• WayFinder created a centralized online registration system for the youth STEM initiative AppJam+, streamlining the registration process for parents, the school coordinators and system admins (Jerry Granillo, Quang To, Nick Chau, Saul Hernandez, Alejandro Reynaga and Tony Hua, partnering with Dreams For Schools).
  • Team 1 developed Statracker, a program that tracks flag football game statistics at the recreational level and publishes the data online (Nathan Padrid, Dion Kim, Alan So, Kenny John, Jacob Jo and Felix Fung, partnering with Jess Gillespie and Tom Frank).
  • Alpha Beta Python collaborated with Team Kids, focused on encouraging social engagement and philanthropy, so the nonprofit could take its Digital Challenge to a national audience by making it available on mobile devices (Andrew Blake, Eric Chou, Byron Padilla, Atrina Pebdani and Ricky Shields, partnering with Team Kids).
  • Spectre7 developed Vesta, a property-matching web application specifically designed for the younger generation (Michelle Choi, Calvin Dinh, Melissa Garcia, Kevin Mao, Emmanuel Reyes and Alexander Wong, partnering with CoreLogic).
  • 4HIRE worked with Veritone to create a new type of voice-recognition engine that can achieve 97 percent accuracy under any condition, making anyone audible anywhere (Eric Carb, Alex Khauv, Ting-Wei Lin, Daniel Rios, Lisa Tran and Yusong Wong, partnering with Cornelius Raths).

The Informatics 117 student teams were as follows:

  • Jeff 2.0 created WALT, a virtual interviewer that helps job seekers improve their soft skills in order to stand out in the job market (Nicholas Dadeh, Micah Rutrough, Jiaxin Du, Saman Missaghian, Jason Padilla, Qirui Zhou and Szu-Hua Su).
  • PlantID designed an iOS/Android app that lets non-experts identify plants in the UCI Nature Preserve by asking them questions about the plant (Apurva Jakhanwal, Cesar Venegas, Dennis Quach, Junyong Shim, Patrick Farrell, Sid Kasat and Tony Pham).
  • Taylor and the Swifts worked on IdentifiTech, a health-management application (Kenny Matsudo, Gevorg Gabrielyan, Khuong Tiet, Cody Han, Kristen DeVore, and Joseph Bustamante).

Team Denenberg’s Workshop partnered with UCI’s Institute for Clinical & Translational Science as part of the Healthy Campus Initiative to create a website that will become a centralized hub for health-related information.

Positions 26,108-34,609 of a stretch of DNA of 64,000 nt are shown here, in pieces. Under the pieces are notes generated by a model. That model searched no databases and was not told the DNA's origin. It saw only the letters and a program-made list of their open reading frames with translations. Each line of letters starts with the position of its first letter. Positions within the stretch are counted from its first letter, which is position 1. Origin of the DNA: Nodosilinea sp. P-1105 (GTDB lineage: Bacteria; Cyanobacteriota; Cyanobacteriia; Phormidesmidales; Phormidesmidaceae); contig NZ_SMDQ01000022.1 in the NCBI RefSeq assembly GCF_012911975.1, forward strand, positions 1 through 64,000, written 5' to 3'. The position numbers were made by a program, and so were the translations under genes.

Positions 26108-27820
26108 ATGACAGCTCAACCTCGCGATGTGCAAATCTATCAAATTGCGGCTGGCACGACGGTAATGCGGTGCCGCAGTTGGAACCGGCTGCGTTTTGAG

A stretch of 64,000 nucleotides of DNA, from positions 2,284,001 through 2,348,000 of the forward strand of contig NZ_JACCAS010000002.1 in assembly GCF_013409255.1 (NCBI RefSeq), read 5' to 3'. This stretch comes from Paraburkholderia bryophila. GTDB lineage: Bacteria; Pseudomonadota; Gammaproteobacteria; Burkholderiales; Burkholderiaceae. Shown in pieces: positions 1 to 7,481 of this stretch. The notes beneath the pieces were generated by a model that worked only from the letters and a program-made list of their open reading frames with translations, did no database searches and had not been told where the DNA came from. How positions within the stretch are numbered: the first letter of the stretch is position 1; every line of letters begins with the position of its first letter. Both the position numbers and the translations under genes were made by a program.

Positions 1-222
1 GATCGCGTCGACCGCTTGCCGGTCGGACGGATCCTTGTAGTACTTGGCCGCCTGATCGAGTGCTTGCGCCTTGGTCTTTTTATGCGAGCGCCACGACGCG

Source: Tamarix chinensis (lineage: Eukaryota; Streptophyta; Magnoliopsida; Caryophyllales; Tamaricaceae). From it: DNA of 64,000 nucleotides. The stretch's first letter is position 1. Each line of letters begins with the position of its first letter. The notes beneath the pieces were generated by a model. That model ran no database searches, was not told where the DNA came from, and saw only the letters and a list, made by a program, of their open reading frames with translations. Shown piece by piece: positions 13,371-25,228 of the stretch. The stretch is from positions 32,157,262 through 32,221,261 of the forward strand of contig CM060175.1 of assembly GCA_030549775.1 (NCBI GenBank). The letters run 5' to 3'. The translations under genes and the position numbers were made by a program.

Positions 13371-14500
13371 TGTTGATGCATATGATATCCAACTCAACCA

The showcase also included projects from the new pilot course, Informatics 295/190: AR/VR Theater. This novel two-quarter pilot course, taught by Informatics Professor Josh Tanenbaum in collaboration with Broadway/film producer Tim Kashani, aimed to develop three augmented and virtual reality theater projects in collaboration with Kashani’s nonprofit organization, Apples & Oranges Arts. These student teams were as follows:

  • CrewView developed an AR/VR scenic design tool that improves communication between creative teams (Ke Jing, Christopher Ayuso, Max Collins, Melisse Yutuc, Aparajita Marathe, Fernando Penaloza, Tyler Scrivner and Hannah Tran).
  • The Next Fairy Tale offers a VR conversation between magical sisters about the fate of their fairy-tale world (Minnie Wu, Mary Wang, Nicholas Persa, Saumya Gupta, Meena Muralikumar, Ace Loweder, Edward Lok and Parker Scott).
  • Higher Education lets players act as a guardian angel and conduct an emotional symphony to help a young woman come to terms with the death of her father (Allisah Solorio, Archana Senthilkumar, Brayden Decker, Conner Ward, Jackson Greaves, Jeffrey Araki and Yihui Liu).

The presentations were followed by a reception with food and drinks, and attendees could visit the EVOKE Lab to test out the AV/VR prototypes or could walk around outside, visiting the various demo stations. Photos are available online. As both Denenberg and Ziv noted, “the showcase was a great success!”

Shani Murray


Spring 2018 Informatics Student Project Showcase Closes Out the Academic Year